The greatest German

December 09, 2003|By Steve Chapman

CHICAGO - Choosing the worst German who ever lived would be about as hard as naming all the countries on the continent of Australia. But Germans were recently asked to select the greatest person their land has ever produced, and that's a tough one.

Among the contenders in the poll, conducted by the ZDF public broadcasting network, were colossal figures known to everyone. Martin Luther, Ludwig van Beethoven, Johannes Gutenberg, Albert Einstein, Karl Marx and Otto von Bismarck each had a claim to the distinction.

But when the results were counted, the winner was the one least known today beyond Germany: Konrad Adenauer. That he could be largely forgotten in much of the world is a tribute to what he accomplished.

It understates his achievement to say he was merely the greatest German in history. Mr. Adenauer was also one of the most important statesmen of the last 50 years, and deserves considerable credit for the freedom and prosperity that now prevail in Europe.

All Mr. Adenauer did was make his a normal nation, bordering on dull. For most of the previous century, Germany had been the source of more excitement than Europe really needed. After the ghastly savagery of World War II left Europe littered with corpses and rubble, Mr. Adenauer stepped forward to lead his country at a time when the world regarded it with distrust and loathing.

He had been mayor of Cologne until he ran afoul of Hitler in 1933 for refusing to fly a swastika over the city hall. Much of the opposition to the Nazis came from the left, but Mr. Adenauer was a conservative Catholic who detested totalitarianism of any sort. He eventually ended up in a concentration camp.

His flinty nature was usually an asset. As one of the few surviving politicians untainted by association with the Nazis, he was asked to take over running the Cologne city government - which he did until his blunt criticisms of the occupation led to his dismissal by the British, who had authority over that portion of Germany. He then turned to drafting a new constitution, and in 1949, at 73 years old, was elected chancellor of West Germany, an office he held for the next 14 years.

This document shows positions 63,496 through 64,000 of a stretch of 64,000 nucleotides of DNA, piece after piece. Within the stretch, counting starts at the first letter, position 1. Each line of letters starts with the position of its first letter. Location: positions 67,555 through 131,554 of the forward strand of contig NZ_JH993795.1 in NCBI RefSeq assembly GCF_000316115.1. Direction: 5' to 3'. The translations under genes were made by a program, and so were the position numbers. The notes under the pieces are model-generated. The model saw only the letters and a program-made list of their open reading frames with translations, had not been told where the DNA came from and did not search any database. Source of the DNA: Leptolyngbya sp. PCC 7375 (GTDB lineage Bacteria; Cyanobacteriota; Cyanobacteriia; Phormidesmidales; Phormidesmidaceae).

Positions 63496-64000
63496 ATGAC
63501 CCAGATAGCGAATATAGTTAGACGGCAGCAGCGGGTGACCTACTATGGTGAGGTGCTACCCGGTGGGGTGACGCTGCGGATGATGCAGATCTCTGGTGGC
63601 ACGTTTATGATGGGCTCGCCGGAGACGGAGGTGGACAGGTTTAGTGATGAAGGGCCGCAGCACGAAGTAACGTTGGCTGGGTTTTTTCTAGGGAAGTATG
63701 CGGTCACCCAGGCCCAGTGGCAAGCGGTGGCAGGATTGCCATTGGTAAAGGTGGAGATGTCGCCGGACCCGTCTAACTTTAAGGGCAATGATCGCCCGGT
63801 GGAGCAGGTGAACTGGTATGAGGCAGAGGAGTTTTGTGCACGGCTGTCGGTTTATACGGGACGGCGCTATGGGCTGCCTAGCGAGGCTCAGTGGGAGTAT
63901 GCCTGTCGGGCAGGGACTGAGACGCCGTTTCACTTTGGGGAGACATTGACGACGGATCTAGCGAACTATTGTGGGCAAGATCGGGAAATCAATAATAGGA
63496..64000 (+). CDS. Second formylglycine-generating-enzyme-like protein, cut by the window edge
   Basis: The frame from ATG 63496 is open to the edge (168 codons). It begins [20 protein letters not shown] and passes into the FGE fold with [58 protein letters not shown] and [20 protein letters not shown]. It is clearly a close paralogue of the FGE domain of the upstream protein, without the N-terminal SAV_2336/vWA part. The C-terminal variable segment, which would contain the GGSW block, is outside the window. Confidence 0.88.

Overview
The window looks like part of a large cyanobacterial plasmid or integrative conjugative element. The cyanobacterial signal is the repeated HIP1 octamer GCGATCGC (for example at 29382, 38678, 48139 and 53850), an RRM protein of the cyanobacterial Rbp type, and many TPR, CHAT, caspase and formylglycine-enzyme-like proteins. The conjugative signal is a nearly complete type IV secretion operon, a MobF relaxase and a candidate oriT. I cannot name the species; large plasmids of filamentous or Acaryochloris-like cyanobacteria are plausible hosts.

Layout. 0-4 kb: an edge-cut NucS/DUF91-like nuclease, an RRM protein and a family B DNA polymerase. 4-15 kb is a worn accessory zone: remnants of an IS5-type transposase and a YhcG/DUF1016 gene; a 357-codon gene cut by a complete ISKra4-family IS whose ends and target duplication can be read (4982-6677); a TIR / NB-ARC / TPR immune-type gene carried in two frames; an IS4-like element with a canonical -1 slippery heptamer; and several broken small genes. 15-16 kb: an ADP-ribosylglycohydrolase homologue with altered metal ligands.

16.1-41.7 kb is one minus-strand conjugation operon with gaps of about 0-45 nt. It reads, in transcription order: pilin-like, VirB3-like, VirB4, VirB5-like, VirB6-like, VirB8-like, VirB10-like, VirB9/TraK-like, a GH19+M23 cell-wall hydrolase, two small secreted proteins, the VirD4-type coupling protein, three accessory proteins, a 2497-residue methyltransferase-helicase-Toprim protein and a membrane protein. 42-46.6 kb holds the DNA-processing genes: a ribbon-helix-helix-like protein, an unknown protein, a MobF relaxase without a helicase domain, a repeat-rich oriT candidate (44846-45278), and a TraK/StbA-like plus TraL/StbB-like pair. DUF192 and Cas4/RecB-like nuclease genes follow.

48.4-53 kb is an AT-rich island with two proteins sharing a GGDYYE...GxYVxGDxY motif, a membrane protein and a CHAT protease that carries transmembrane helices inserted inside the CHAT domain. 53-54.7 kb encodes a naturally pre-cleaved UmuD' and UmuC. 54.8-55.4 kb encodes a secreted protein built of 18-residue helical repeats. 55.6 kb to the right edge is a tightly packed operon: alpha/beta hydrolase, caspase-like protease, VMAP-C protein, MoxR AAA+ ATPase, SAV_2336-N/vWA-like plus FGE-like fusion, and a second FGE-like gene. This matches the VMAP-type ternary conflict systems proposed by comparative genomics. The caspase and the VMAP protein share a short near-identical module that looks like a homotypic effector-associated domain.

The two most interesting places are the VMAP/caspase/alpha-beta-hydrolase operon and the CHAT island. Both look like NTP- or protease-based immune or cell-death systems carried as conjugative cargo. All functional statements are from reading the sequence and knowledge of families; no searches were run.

The federal republic that he did so much to bring into existence was rooted in principles of democracy and individual freedom. He insisted on moving the capital from Berlin to Bonn, "where Germany's windows are wide open to the West." He felt no particular pride in his nationality. "Germans," he said, "are Belgians with megalomania."

He also had no use for socialism. Mr. Adenauer rejected proposals to nationalize basic industries, and chose as economics minister Ludwig Erhard, who had dismantled the price controls and rationing imposed under occupation. Their free-market policies unleashed what became famous as Germany's "economic miracle."

Criticized for allowing former Nazis to occupy high offices, he took the view that only the unrepentant should be shunned. He cultivated friendship with the new state of Israel and embraced West Germany's obligation to pay restitution to Jews for Hitler's crimes.

Mr. Adenauer also made a priority of reconciliation with France, which he regarded as his most important contribution. He thought his country could function only in humble partnership with its neighbors.

You might say that Franco-German unity on the Iraq war, in opposition to Britain and the United States, had its roots in the friendship between Mr. Adenauer and French President Charles de Gaulle. The Bush administration bitterly resented the criticism, while failing to note the novelty of Germany causing trouble by being insufficiently warlike and too friendly with France. Those weren't problems for most of the last century.

Mr. Adenauer was responsible more than anyone else for the successful creation of a free and democratic state where Nazism once reigned. He also did everything he could to make sure Germany would never again pose a threat to the peace of Europe and the world.

With his aversion to nationalism, Mr. Adenauer was once accused of being "a good European but a bad German." From a "bad German" came a good Germany.

Steve Chapman is a columnist for the Chicago Tribune, a Tribune Publishing newspaper. His column appears Tuesdays and Fridays in The Sun.

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